One of the most widely covered cases is from 2008, when the Marange diamond fields of Zimbabwe were found to be corrupt, causing social conflict and environmental devastation. In order to decrease the competition of this mine, the Zimbabwean president, Robert Mugabe, killed more than 200 people during efforts to extinguish other small-scale mining operations. These atrocities occurred a full five years after the KP was enacted, during the time when people assumed the scheme had been successful. Fallout from the Marange diamond fields continues even in 2012, as the livestock of local farmers are dying from drinking water tainted with runoff from the mines.
Even establishments such as the World Diamond Council (WDC), that were initiated to stop the trade of blood diamonds, were wrapped up in this fraud. Martin Rapaport, a previous member of the WDC, stated during his resignation in 2010, “The WDC is aiding and abetting human rights violations through the dissemination of misinformation and by withholding information that would limit the trading of blood diamonds. Continued trading of blood diamonds by the jewelry industry under the guise of WDC legitimization enables, empowers, and provides financial support to individuals, companies, and governments that perpetuate severe human rights abuses in the diamond sector.”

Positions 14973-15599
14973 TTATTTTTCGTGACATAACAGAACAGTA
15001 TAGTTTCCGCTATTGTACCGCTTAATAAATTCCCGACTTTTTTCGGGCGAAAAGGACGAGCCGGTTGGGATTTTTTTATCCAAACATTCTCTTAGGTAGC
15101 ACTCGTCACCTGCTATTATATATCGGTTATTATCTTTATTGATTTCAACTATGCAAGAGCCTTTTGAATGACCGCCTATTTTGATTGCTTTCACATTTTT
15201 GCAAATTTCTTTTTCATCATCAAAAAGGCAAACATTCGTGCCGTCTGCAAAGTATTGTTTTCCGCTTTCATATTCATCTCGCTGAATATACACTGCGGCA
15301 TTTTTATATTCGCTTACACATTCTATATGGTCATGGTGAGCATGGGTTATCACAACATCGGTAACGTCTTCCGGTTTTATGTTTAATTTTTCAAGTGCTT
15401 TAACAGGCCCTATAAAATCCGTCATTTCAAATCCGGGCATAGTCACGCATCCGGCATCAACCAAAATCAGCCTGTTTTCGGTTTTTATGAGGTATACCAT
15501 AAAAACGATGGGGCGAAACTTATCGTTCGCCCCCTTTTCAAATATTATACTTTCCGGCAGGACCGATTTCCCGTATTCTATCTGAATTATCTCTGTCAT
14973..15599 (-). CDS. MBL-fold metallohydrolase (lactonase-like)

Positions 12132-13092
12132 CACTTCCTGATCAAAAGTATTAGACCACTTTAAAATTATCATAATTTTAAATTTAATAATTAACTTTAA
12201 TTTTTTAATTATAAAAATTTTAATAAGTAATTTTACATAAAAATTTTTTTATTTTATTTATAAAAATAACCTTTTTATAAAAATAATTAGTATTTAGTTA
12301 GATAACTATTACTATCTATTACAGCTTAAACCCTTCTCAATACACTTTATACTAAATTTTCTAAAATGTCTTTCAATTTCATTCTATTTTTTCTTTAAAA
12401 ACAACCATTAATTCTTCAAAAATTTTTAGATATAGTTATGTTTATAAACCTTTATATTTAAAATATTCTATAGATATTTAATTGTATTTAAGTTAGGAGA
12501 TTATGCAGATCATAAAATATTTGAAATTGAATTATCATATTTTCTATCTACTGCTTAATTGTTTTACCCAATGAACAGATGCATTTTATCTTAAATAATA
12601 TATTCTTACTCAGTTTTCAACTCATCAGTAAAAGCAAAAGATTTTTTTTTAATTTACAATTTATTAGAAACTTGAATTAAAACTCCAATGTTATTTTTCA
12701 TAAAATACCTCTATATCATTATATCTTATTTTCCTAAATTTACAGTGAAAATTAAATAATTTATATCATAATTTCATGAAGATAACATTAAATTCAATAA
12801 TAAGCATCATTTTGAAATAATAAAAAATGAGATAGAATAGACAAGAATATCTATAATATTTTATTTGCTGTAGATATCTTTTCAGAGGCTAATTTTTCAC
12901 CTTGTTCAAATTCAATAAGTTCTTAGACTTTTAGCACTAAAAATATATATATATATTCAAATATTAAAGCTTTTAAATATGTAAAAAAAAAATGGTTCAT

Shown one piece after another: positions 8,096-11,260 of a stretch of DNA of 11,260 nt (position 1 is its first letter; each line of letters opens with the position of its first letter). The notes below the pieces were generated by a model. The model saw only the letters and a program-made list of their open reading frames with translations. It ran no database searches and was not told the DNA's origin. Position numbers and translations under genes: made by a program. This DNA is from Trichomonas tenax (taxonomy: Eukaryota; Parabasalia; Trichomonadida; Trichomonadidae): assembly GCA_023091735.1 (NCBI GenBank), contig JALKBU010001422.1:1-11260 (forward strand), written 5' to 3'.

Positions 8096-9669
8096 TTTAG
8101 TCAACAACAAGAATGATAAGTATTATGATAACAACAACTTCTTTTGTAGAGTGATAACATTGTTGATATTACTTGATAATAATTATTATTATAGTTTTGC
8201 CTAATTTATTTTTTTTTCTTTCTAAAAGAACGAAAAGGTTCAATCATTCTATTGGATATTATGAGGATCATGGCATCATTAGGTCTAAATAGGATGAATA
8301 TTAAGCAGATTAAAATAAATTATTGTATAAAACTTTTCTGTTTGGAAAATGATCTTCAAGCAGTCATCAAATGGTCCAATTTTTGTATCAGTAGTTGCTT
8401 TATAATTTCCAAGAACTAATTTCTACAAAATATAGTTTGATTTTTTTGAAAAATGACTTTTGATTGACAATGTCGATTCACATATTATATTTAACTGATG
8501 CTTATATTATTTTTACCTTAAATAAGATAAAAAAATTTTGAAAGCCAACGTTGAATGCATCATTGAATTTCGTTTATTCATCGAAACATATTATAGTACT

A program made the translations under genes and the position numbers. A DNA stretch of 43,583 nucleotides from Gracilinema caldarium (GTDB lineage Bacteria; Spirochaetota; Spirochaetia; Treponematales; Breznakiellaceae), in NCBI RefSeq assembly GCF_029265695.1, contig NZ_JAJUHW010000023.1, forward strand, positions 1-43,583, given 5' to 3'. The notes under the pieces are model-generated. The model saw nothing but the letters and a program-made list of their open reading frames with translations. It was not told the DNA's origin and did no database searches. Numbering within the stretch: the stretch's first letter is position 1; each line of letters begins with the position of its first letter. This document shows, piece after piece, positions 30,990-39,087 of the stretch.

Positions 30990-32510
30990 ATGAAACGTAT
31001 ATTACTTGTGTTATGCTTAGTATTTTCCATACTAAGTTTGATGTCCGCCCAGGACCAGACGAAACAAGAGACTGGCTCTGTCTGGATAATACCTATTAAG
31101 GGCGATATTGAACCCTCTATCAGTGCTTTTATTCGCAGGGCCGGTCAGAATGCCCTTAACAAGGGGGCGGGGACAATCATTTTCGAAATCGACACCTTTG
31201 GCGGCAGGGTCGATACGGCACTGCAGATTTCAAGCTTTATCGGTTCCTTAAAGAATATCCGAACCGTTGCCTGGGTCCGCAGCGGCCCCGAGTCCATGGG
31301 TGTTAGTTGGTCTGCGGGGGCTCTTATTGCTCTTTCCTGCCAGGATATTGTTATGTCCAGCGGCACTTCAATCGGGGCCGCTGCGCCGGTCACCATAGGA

The mines of Zimbabwe are not the only ones still trading blood diamonds. As of 2012, blood diamonds are still being exported from Ivory Coast, despite the ban on blood diamond export by the United Nations. Once out of the country, these diamonds are likely smuggled into other countries and sold as conflict-free diamonds. These are just a few examples of how the KP has failed to ensure the ethical sourcing of diamonds.
Despite the issues with the Kimberley Process Certification Scheme, an improvement on “conflict-free” mining has emerged within the last several years. Many diamond companies now only mine diamonds from peaceful lands, such as Canada or Namibia. Mines in these countries have more strict regulations regarding treatment of workers, community involvement or approval, and environmental impacts. Despite these efforts, these mines are still destructive to the environment, leaving much to be desired in terms of ethically sourced diamonds.